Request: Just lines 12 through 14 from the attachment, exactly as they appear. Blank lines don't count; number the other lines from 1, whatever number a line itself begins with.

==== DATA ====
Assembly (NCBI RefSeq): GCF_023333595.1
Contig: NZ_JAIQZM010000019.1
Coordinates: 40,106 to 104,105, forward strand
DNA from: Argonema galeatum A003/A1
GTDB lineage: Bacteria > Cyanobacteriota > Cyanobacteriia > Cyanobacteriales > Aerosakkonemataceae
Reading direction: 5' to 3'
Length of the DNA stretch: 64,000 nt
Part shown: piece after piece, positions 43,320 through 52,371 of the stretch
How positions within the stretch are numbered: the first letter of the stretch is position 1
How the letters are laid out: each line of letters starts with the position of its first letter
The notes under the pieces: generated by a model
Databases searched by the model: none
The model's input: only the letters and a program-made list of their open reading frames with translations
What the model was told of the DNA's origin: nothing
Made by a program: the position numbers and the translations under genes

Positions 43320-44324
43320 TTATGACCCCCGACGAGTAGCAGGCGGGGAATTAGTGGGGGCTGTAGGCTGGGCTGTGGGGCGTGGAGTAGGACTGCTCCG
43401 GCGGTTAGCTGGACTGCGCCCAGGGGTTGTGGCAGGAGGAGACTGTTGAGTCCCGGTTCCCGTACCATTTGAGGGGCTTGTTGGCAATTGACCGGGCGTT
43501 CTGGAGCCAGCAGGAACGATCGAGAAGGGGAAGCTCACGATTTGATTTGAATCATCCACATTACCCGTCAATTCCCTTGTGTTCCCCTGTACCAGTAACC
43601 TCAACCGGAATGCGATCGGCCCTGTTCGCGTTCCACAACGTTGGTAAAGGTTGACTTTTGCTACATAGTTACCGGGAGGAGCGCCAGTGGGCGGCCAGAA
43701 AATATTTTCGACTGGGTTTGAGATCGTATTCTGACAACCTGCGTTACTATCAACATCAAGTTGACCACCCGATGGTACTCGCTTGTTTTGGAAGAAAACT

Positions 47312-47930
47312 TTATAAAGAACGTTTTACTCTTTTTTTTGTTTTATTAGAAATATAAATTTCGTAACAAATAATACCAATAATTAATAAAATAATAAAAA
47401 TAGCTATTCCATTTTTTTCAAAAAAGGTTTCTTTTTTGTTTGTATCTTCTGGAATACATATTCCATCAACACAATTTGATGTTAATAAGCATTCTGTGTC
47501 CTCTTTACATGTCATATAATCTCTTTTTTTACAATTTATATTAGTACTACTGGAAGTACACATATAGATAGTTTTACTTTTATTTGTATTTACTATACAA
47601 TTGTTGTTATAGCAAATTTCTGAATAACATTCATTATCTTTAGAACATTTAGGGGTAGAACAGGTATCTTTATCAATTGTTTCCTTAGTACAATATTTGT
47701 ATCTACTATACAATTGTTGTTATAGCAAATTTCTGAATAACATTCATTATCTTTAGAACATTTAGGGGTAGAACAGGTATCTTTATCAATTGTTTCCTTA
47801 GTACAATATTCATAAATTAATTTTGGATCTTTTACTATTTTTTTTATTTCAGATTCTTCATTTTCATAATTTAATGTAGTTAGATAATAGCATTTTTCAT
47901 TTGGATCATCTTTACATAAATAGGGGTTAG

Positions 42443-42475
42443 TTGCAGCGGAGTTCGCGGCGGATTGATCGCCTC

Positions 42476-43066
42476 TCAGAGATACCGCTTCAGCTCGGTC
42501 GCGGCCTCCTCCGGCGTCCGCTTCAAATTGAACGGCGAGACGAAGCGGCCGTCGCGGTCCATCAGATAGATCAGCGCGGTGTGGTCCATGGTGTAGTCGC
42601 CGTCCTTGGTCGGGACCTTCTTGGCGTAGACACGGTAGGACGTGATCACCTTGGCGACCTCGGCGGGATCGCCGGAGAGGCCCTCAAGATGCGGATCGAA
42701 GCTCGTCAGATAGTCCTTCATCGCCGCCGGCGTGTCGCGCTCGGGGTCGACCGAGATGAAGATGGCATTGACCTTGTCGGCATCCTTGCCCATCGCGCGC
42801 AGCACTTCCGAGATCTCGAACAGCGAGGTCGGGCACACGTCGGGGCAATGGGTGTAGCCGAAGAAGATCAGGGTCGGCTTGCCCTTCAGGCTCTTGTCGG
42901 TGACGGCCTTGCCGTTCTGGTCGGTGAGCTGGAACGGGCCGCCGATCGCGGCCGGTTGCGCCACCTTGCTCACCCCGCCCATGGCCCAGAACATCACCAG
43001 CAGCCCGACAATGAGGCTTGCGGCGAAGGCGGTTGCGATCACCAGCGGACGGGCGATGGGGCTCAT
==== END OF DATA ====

Databases searched by the model: none
The model's input: only the letters and a program-made list of their open reading frames with translations
What the model was told of the DNA's origin: nothing